Go to SAVE1431.com for more information and let your voice be heard today, before it is too late.

  2. Martha Walker

    It is unbelievable to me that consideration is being made to bring those power lines down CR175 right by Williamson Country Regional Park where hundreds (maybe thousands) of children and adults play every weekend. I also live directly across from the park and have a son with Down’s Syndrome. I shudder to think of the possibilities of how this might particularly impact his safety with these lines going right down the side of our 5-acre plot–not to mention what it will do to the property values of the people with residences, (many new developments with more to come) along CR 175. Surely there is a better route that will impact fewer people in less dramatic ways than this route.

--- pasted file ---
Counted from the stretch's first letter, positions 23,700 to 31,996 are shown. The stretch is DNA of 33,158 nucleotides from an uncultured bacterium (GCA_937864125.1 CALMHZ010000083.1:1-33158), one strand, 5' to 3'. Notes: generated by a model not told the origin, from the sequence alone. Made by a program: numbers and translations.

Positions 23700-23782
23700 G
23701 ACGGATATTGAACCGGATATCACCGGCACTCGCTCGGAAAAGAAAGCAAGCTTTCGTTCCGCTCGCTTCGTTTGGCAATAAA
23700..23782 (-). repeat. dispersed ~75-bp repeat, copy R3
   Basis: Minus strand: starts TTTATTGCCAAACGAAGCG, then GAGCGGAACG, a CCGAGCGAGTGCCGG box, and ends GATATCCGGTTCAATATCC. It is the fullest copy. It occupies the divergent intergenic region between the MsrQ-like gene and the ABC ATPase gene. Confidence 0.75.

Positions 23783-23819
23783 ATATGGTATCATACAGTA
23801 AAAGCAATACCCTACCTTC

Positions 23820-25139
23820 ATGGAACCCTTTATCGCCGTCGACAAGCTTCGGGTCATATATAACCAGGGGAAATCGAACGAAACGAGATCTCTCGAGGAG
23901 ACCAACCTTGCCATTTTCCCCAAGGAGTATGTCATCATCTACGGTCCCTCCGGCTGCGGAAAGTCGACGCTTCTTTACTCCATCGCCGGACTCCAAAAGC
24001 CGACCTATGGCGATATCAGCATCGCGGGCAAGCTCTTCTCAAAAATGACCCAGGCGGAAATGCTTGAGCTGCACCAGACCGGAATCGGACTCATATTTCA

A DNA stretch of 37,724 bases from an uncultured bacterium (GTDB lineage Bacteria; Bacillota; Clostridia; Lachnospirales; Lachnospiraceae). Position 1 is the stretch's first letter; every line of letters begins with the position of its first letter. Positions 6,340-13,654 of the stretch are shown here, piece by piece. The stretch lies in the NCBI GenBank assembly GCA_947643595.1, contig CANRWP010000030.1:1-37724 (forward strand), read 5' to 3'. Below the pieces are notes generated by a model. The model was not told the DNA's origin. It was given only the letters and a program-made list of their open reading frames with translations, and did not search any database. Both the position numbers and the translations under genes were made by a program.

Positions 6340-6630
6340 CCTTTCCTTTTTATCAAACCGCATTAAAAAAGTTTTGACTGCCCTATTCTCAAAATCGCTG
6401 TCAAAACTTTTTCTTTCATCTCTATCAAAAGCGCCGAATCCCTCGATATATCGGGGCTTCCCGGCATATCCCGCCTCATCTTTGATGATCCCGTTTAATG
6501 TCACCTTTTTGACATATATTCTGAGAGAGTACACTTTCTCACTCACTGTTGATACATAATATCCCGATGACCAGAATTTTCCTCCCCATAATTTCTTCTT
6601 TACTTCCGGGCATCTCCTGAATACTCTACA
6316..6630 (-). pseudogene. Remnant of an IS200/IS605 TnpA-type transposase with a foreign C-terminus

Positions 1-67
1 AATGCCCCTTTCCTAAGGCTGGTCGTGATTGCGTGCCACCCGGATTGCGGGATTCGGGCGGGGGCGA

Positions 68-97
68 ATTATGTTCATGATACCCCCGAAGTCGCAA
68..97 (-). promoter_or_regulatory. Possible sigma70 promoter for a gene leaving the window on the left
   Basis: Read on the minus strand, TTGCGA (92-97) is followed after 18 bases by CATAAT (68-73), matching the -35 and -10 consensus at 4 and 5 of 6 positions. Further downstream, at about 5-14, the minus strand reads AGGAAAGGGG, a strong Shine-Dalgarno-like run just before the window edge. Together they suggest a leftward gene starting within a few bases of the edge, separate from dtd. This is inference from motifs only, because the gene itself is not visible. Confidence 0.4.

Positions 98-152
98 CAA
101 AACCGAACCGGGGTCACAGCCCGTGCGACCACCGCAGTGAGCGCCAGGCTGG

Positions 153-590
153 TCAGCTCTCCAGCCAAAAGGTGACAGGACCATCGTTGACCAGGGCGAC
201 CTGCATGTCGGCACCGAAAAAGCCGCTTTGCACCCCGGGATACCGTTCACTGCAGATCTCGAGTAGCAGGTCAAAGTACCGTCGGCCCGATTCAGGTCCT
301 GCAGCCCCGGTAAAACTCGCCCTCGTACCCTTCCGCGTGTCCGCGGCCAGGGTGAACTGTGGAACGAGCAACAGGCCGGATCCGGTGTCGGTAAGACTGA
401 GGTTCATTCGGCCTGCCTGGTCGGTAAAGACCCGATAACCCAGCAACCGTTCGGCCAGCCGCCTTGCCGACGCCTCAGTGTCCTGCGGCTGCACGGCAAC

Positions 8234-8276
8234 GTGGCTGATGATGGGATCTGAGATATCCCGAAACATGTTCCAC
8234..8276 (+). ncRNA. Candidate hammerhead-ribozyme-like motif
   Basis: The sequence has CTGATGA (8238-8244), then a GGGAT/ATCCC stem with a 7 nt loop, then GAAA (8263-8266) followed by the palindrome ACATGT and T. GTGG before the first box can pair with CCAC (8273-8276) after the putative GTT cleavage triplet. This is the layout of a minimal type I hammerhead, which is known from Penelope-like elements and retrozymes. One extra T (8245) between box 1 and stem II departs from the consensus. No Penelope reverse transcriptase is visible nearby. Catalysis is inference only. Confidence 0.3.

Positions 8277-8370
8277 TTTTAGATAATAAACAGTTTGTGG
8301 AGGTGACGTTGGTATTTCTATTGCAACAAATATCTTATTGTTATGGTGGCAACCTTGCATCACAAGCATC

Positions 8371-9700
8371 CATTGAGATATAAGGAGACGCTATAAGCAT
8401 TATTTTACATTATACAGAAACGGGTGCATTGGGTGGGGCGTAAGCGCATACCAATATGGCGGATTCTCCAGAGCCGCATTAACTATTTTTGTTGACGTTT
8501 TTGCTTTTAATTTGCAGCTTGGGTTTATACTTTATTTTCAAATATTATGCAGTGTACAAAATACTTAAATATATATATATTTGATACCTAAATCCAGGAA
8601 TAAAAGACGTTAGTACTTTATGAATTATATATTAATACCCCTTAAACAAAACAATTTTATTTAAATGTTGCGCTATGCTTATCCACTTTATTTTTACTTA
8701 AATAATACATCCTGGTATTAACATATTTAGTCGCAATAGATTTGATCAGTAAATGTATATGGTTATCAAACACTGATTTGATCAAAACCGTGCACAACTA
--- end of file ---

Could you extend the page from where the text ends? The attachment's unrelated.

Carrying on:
Stephen Burnett has been a community journalist since 2005. He joined Community Impact Newspaper as a reporter in November 2013. For the cities of Cedar Park, Leander and northwest Austin, he covers city and county government, business, development, events, transportation, utilities and more.